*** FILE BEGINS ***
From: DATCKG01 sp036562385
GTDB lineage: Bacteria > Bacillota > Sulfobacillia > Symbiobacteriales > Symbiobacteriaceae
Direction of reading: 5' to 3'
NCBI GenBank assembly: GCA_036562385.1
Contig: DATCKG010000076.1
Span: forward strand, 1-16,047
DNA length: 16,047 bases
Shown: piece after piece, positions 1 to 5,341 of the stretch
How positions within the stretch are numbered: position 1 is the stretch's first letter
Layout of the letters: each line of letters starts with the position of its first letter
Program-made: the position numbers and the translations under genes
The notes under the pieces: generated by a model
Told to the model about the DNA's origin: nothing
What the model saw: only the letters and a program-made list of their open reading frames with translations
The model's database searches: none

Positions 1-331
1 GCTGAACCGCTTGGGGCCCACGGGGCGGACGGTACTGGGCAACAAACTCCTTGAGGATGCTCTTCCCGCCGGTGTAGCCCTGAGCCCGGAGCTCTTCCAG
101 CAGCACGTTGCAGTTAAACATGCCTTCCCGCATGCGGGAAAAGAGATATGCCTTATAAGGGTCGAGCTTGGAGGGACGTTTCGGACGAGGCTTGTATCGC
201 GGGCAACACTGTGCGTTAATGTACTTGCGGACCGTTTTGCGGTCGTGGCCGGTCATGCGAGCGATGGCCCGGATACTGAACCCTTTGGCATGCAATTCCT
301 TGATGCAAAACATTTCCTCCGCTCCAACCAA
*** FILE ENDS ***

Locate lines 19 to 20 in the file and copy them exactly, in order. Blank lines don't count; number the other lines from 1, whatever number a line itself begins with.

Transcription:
201 GGGCAACACTGTGCGTTAATGTACTTGCGGACCGTTTTGCGGTCGTGGCCGGTCATGCGAGCGATGGCCCGGATACTGAACCCTTTGGCATGCAATTCCT
301 TGATGCAAAACATTTCCTCCGCTCCAACCAA